Monday, 23 August 2010

Better, Not Bitter

I have things to say.
As an individual, as a performer, and most of all, as a dancer.

Dancing has been a pretty big part of my university life. Started in second year up to now, I have been BLESSED to have grown-up in my dancing in the underground dance community of the Philippines; exposed to the unspoken rules and regulations of the cipher (that dance 'circle'), appreciative of the difficulty in creating and imagining a choreography, and respectful of the established names in the community. I am so proud and happy, as well as thankful, that my beloved Skittlez is a regular name in the dance circuit.

Rivalries and competition can never be prevented; positively, they drive a crew to do better, to dance "higher, faster, stronger", and inspire members from both sides to be the best that they can be. In my crew, I try to inspire my members not just to be excellent dancers, but excellent individuals as well. Our competition back in 2007 with the crew Xtinction Agenda has certainly forged friendships with their members, as well as giving me inspiration to be a 'clean and precise' dancer, because they all are. That's the plus side of rivalries and competitions in the dance circuit.

On the flip side of the coin, negatively, they make crews call each other names, the members throwing dirty looks at each other, and when the situation gets out of hand, even the supporters are thrown in the fray. I know this. I accept this. I am a liar if I say I do not have moments of 'hatred' towards other dance crews, but in line with Skittlez motto of "ONE LOVE, CHYEAH", I remove this from my thoughts the moment I recognize that I'm being a 'hater'. My problem is when other individuals, or even other crews, hate without solid, rational reasoning, basing their opinions on hearsay and personal opinions. The black pot is calling the clean kettle black.

As a performer and a dancer, as well as having choreographed for my crew, I understand the immense effort in creating dance. It is a copyrighted property; an intellectual property of at least one person. It offends and hurts me to see somebody's intellectual property (and somebody famous, at that) used liberally for one's own selfish needs. This practice, known as "biting" all around the world, is probably the worst crime a dancer and a performer can commit, and it sucks that I witness this regularly. It is a sickness that must be cured, a cancerous tumor that inhibits freedom of expression, creativity, originality, and the development of young, talented individuals. I have had enough, but to speak up against it specifically would only warrant more beef than a McDonald's quarter-pounder.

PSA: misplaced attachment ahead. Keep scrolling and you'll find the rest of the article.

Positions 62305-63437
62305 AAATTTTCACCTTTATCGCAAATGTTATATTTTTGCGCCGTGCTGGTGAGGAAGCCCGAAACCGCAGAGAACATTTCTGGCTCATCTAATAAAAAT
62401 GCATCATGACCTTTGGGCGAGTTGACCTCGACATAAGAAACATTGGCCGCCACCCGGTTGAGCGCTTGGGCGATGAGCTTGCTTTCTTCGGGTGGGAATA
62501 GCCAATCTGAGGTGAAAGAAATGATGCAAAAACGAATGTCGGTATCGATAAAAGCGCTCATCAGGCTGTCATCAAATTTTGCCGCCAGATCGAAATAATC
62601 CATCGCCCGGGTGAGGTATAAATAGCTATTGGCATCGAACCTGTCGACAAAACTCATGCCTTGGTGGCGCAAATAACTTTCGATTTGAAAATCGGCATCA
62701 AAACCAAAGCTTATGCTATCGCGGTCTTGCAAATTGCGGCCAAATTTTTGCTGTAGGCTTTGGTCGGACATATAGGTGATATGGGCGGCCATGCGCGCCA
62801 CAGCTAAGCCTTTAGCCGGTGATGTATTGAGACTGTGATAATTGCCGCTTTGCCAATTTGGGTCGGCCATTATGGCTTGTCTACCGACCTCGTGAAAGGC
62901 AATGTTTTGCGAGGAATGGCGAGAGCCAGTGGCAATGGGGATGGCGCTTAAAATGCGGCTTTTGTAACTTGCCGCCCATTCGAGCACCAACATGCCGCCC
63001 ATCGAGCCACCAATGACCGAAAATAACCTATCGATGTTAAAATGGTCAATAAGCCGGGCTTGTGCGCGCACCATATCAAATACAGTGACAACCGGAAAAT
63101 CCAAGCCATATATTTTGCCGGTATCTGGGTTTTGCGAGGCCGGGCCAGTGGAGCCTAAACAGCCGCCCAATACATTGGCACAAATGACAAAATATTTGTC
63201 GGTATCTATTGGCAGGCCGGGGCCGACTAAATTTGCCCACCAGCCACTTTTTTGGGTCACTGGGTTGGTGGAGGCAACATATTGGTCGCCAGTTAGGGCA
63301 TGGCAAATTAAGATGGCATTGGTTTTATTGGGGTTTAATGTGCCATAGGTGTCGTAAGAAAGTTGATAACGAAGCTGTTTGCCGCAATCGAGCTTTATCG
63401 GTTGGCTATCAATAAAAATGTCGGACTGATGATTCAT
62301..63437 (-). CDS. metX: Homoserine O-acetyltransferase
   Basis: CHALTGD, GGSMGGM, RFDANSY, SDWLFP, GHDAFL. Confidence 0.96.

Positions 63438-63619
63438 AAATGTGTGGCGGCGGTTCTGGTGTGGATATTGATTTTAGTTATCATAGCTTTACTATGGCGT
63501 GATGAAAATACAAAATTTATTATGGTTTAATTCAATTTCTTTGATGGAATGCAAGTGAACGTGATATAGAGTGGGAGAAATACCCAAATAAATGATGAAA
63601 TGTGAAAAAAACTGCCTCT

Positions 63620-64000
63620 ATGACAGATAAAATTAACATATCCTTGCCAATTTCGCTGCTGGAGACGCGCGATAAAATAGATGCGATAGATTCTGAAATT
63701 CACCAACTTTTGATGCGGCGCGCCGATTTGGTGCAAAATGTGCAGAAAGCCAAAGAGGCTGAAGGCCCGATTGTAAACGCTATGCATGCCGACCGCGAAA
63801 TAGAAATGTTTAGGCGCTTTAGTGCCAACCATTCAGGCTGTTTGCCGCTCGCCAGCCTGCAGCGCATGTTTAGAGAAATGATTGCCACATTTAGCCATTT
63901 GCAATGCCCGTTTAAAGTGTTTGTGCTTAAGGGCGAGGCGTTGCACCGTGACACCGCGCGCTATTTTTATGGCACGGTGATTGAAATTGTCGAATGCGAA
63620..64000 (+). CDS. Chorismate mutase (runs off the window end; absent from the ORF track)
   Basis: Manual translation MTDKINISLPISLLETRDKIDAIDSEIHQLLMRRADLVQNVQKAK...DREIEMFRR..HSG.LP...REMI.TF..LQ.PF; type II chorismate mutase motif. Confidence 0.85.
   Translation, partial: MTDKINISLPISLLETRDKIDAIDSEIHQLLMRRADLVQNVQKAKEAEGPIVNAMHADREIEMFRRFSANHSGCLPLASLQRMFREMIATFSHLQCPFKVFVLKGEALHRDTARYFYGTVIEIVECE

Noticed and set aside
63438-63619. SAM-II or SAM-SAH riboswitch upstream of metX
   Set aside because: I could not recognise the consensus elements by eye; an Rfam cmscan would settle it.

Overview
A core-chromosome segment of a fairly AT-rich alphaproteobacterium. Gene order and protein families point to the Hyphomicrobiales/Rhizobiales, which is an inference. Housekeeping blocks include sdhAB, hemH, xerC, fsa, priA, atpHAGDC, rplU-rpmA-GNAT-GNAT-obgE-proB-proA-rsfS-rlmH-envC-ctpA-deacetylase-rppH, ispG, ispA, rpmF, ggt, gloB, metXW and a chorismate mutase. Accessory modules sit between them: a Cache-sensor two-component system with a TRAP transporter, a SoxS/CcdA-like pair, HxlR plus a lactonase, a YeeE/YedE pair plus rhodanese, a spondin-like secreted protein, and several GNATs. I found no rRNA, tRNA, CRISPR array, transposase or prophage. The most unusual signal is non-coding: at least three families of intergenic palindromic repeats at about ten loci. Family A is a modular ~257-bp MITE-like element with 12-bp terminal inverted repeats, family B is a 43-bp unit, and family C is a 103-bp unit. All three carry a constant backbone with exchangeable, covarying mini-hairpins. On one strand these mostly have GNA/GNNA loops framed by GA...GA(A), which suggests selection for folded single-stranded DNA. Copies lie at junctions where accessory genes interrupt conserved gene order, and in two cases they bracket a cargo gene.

As an individual who has proudly done his best in developing, expanding, and representing Skittlez, I am also offended at us being called "bitter". There is nothing to be "bitter" about, and the facts speak for themselves. First, we are the longest-running active freelance dance crew in De La Salle University - Manila. We have been around since many of our critics were still in high school. Second, we pride ourselves in creating, conceiving, and performing our own, original choreography. We believe in showcasing our God-given talents, abilities, and skills, and we are truly able to say "that's OUR dance". Third, at the time of this blog post, we have thirty-seven (37) shows, performances, and competitions under our collective belts. That already shows how reliable we are at putting on great dance routines. Fourth, we are the only freelance dance crew that systematically develops homegrown Lasallian dancers, building upon preexisting skills, and teaching new ones whenever necessary. Fifth, we are the ONLY freelance dance crew that prioritizes academic excellence in all of our members, above even dancing skills. We are first and foremost students, then dancers. We generally don't just pass; good grades is our priority. Sixth, we know how it feels to be champions. We've been there way ahead; been there, done that. And we did it with our own choreography, with our own talents and skills. Seventh and lastly, when challenged, I believe that we are more than willing to express ourselves on the cipher and on the dance floor. I do not know any other Lasallian dance crew capable of really backing up all the talk with the necessary walk. We know this not out of pride or "bitterness", but out of recognition that we have God-given talents and abilities which we will use for each other with each other. If that means defending the history and name of Skittlez, then so be it.

We have no beef with anyone, I can say that for certain. What we have is respect for individual dancers and crews that have earned our respect, because they have earned and deserved ours. We will never be so arrogant as to teach respect; it is earned through hard work, built up reputation, and core principles that hold any group together. Yes, I am saddened by the things that are happening (Mildly flattered and greatly amused at the thought of several crews necessitating a combined effort against us on a supposed dance battle. Never occurred though. Pity.) such as the "bitter" presumptions and the intellectual property violations, but hey, I guess I'm just happy that in Skittlez, we know better. That is, and should be, enough for us. And it is.

When push comes to shove, we won't shove back.
We know better.
We were taught better.
We have a Lasallian legacy to safeguard. Far more valuable than wasting our time worrying about what individuals think. What is more important is that we have our principles, and we stick to them no matter what.

One love, chyeah :)


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